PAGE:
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Battlefield Tactics

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Battlefield Tactics

Post  Mr. Digby on Sat Aug 27, 2016 2:06 pm

Hi guys

I want to open a discussion about ideas concerning how we play our SoW online games and what we think are reasonable tactics to use versus the AI or a player opponent.

I don't want this to become a witch-hunt against people's playing styles but my thinking is that we ought to be able to agree a framwork that we should endeavour to play within so that our games are more beleivable and feel more real.

SoW is a fair simulation of Napolenic battles but it is by no means perfect and we are faced with all kinds of limitations.

Our most common battles are encounters between two corps and in such cases historical senior commanders would always cover their flanks with detachments of (probably) light troops, both mounted and on foot. Therefore the extreme ends of a position would not be black and white as they are in SoW but would gradually become a lighter grey as the distance from the centre of the position increased and the picquet lines thinned out. There would, in effect, be no easily turned flanks.

Artillery that was left in rear bombarding as the AI does would never be unsupported; reserve would be held near them for protection and reserves generally would always be maintained. The AI and our players rarely keep corps level reserves, at least not in useful locations to support division-level batteries.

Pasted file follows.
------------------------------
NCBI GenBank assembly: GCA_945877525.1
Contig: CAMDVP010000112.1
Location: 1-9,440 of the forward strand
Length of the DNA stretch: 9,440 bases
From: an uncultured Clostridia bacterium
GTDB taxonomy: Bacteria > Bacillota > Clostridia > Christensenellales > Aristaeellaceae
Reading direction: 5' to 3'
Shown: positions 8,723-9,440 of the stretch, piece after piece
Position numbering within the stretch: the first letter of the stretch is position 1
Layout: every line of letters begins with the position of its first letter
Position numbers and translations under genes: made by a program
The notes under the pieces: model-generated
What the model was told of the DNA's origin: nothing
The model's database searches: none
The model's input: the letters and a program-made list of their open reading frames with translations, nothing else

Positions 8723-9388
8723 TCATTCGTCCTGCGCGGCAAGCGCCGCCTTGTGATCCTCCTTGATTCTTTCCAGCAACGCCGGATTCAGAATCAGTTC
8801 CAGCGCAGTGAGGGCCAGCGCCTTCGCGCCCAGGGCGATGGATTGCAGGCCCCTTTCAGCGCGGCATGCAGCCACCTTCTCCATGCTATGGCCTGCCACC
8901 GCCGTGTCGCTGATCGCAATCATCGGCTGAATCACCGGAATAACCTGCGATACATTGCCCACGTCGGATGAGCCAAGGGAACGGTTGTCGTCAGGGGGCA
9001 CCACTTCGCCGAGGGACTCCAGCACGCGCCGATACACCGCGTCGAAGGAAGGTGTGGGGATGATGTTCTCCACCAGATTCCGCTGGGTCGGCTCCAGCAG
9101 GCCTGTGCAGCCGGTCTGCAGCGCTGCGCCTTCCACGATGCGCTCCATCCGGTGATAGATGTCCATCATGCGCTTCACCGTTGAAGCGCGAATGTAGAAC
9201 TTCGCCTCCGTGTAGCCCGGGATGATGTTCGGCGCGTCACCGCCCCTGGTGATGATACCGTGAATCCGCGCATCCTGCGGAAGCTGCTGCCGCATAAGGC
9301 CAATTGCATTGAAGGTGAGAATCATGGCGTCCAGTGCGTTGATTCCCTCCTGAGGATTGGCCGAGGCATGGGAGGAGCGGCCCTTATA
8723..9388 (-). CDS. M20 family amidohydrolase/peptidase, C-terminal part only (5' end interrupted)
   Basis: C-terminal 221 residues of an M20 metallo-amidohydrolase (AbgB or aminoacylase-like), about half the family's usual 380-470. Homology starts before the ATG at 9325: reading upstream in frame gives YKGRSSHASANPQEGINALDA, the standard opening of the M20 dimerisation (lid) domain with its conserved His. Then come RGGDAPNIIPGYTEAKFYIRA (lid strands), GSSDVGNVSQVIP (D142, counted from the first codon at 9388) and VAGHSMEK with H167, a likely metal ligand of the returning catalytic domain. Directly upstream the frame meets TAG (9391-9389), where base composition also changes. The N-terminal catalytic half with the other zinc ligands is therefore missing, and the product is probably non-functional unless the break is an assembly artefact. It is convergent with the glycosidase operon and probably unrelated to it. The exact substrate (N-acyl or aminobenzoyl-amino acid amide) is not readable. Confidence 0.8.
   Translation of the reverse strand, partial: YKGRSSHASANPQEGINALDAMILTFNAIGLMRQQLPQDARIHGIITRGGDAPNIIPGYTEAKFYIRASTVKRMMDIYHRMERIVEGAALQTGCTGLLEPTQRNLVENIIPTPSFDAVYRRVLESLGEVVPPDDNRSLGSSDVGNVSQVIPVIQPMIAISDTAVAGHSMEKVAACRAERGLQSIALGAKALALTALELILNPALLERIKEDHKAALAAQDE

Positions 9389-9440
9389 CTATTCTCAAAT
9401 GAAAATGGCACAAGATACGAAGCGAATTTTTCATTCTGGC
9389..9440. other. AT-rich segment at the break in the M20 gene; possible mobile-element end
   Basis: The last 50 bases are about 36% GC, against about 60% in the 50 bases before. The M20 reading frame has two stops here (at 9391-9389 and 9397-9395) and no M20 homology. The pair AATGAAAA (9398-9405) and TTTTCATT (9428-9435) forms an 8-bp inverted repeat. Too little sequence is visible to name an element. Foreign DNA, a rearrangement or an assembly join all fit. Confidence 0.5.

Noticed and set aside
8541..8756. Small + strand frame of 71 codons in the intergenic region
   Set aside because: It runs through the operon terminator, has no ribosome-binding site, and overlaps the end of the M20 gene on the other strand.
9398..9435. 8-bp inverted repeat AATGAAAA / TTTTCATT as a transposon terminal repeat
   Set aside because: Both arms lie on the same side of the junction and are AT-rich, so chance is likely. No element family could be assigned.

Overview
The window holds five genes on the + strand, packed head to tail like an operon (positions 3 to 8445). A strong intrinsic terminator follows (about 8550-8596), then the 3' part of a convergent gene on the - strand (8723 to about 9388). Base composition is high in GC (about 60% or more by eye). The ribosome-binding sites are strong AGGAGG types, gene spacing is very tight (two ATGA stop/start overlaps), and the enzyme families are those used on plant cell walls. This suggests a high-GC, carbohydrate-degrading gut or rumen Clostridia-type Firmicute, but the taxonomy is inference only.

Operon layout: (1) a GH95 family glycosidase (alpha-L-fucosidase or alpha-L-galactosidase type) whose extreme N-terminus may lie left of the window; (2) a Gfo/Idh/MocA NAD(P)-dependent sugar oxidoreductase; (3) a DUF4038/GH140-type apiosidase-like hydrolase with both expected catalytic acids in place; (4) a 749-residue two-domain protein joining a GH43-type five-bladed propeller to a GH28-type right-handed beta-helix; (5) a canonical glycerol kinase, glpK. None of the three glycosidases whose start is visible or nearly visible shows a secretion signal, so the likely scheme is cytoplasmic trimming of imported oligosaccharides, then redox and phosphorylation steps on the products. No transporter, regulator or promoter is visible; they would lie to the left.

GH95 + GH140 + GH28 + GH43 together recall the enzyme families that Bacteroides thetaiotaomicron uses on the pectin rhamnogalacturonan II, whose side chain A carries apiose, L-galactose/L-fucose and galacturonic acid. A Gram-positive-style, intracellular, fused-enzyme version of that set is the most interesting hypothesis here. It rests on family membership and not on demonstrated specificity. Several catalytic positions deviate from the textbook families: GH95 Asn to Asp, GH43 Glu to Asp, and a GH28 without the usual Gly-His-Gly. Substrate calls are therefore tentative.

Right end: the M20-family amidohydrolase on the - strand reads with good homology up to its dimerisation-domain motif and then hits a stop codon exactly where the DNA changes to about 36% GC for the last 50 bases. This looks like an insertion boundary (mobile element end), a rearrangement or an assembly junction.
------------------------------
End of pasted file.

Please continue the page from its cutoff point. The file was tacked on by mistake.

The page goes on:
The anomalous deployments are partly a lack of code-writing in the AIs routines and partly because this is, after all, a game and no-one wants to stand around for three hours playing four old guard battalions that will never be committed.

However we ought to give consideration to what the Napoleonic battlefield was like and try to agree rules of play that will still give us entertaining games while also giving us more beleivable games.

I think that we should no longer send cavalry deep behind the enemy's main attack and take out artillery batteries or other weak targets of opportunity. This would largely be impractical for the reasons given above, plus several other good reasons such as the time this would require and the breakdown in communications with mounted forces far from the corps HQ. Our cavalry forces could work on the flanks of our posistions but should restrain themselves to attacking only the flannk of the enemy's most frontline troops. Cavalry is usually needed in the main line by infantry commanders who are under pressure.

Although it isn't always historically correct I think adding a cavalry brigade to each infantry division might help, though I know we've discussed the pros and cons of this before. I remember saying I preferred a cavalry division as it was more correct but because the game doesn't deliver a 'correct' simulation I think we should play for effect rather than stick to strict realism.

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"Any hussar who has not got himself killed by the age of 30 is a jackass." - Antoine Charles Louis Lasalle, commander of Napoleon's light cavalry, killed in battle at Wagram 6 July 1809, aged 34.

"I had forgotten there was an objective." - Generallieutenant Mikhail Borozdin I
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Re: Battlefield Tactics